Summary:SATA arrays recommendation.

From: jason kappy <>
Date: Thu May 19 2005 - 09:59:31 EDT
Sorry for the late summary. Thanks to everyone who replied. Here are the links/comments.
Couple of them recommended nexsan.
Following comments made me rethink about SATA:
If you are going to run Oracle on this box, the speed maybe
lower than you think. Radom access on infortrend boxes is rather bad.
Sustained write can be up to 80-120 MBytes/s but random write can be
as slow as 5MBytes/s 
Hitachi. Thunder 9570
 We have arrays from some german whitebox manufacturers but it looks
like 99% of all large arrays nowadays use the same Infortrend
controller. At another customer we are running arrays from Raidweb
( (both IDE and SATA) and they seem to have
been performing just nicely as well. The one time we needed hw support
raidweb came through nicely.
Gateway array.
There was an initial problem with drive failure from a known-bad batch 
of disks, so GW replaced all of the disks in both RAIDs prior to our 
going live with them. Aside from the long wait for a Fiber Channel 
option, we're very pleased with the Gateway 840's.
i am using apples xsan and it came in about 30 % less cost then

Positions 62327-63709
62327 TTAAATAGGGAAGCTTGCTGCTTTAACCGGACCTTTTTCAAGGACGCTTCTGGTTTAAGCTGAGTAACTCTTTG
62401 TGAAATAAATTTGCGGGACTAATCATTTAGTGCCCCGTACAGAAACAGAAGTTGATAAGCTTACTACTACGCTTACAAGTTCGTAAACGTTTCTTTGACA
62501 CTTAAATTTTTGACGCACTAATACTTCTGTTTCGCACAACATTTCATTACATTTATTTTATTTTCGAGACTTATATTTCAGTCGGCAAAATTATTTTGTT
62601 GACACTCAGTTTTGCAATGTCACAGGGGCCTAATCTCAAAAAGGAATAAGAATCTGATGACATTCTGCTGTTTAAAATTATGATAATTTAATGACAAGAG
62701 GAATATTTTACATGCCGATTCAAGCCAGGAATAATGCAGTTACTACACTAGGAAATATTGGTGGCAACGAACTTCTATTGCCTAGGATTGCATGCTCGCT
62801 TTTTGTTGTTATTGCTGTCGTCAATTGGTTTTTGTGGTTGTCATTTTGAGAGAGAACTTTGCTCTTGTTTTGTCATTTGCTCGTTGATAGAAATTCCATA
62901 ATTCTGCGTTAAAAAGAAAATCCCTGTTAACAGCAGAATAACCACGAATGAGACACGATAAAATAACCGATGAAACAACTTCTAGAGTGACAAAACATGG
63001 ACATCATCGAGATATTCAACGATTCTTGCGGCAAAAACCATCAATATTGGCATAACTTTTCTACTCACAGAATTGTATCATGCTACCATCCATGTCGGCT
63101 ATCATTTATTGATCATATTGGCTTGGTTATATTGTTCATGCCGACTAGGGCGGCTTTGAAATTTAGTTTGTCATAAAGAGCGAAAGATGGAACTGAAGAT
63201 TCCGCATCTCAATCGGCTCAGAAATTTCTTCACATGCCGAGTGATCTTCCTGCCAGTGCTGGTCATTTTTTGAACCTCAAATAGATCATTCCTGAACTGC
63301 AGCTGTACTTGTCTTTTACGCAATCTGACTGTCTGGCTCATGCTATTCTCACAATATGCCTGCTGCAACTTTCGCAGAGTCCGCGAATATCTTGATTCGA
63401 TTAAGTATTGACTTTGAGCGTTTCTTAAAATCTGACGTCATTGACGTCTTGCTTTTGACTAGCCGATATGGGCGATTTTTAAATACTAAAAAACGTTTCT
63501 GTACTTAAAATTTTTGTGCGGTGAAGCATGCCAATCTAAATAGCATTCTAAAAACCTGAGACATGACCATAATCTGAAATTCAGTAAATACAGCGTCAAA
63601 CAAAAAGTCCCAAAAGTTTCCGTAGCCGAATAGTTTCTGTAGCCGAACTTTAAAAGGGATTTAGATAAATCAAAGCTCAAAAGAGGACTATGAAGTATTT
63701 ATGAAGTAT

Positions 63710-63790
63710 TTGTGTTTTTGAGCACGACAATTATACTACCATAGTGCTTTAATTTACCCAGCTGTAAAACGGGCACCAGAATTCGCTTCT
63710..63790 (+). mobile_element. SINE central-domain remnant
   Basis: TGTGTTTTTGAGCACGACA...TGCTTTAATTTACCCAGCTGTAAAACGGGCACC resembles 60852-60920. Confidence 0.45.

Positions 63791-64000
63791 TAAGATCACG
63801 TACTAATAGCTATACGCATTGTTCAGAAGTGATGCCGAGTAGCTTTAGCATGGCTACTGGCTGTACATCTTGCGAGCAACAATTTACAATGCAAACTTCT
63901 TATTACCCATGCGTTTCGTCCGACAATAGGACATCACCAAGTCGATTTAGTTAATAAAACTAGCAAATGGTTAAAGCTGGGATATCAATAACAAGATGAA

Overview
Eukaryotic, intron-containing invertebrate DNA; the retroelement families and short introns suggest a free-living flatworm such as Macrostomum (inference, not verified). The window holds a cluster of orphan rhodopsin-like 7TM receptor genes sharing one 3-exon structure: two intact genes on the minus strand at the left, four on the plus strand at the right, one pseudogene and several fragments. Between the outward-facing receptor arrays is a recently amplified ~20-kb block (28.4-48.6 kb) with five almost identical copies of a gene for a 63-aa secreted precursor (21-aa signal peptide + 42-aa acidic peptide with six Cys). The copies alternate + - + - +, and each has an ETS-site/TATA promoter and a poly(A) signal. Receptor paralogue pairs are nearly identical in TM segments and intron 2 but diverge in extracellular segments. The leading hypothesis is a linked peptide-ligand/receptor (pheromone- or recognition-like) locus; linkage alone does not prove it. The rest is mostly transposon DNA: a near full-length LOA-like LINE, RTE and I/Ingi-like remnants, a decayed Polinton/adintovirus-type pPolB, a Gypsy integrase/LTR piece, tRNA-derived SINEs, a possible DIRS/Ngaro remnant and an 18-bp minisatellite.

anything else i looked at. and never had any stability issues.
I've had good experience with ATA-to-SCSI and ATA-to-FC RAId arrays 
from Nexsan. I've had one ATABoy2 and one ATABoy2f for two years now, and 
I'm very happy with them.
nexsan and jetstor are good from first-hand experience. Jetstor
tech support ( is great.
We've used Tornado RAIDs with no problems
as long as you stay within the Solaris partition size
limits.  I had to divide the 1.4TB into two 700ishMB
LUNs to make Solaris 8 talk to it with a ufs file system.
The RAID is IDE or SATA internally, and presents itself
to the host as an LVD SCSI device.  You can define 
multiple partitions within the RAID itself, each of which
is a SCSI LUN.  Those can be further divided using Solaris
format commands to meet your needs
I am currently using a device built by equallogic that goes far beyond
your listed specs, but can be toned down quite a bit as costs require.
Ours is about 3.5 TB per unit, with trunked gigabit lines to the 
network providing 500 or 900 transactions/sec through oracle depending on how
the host is configured. We have purchased this through a company named
veristor. Vendor assistance from both companies has been great
      As a part of cutting costs, we are planning to
buy new SATA array for our development region(oracle
DB) instead of SCSI as reliability is not an issue. I
may end up using JBOD or RAID 5. Require around 1TB of
capacity and writes of 50Mbytes/sec/disk or more
should be good enough. This is the max utilzation on
Controller/disk I saw with iostat output. Any vendor
recommendations? How is the support?
I will summarize. I
Thank you,


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Received on Thu May 19 10:00:06 2005

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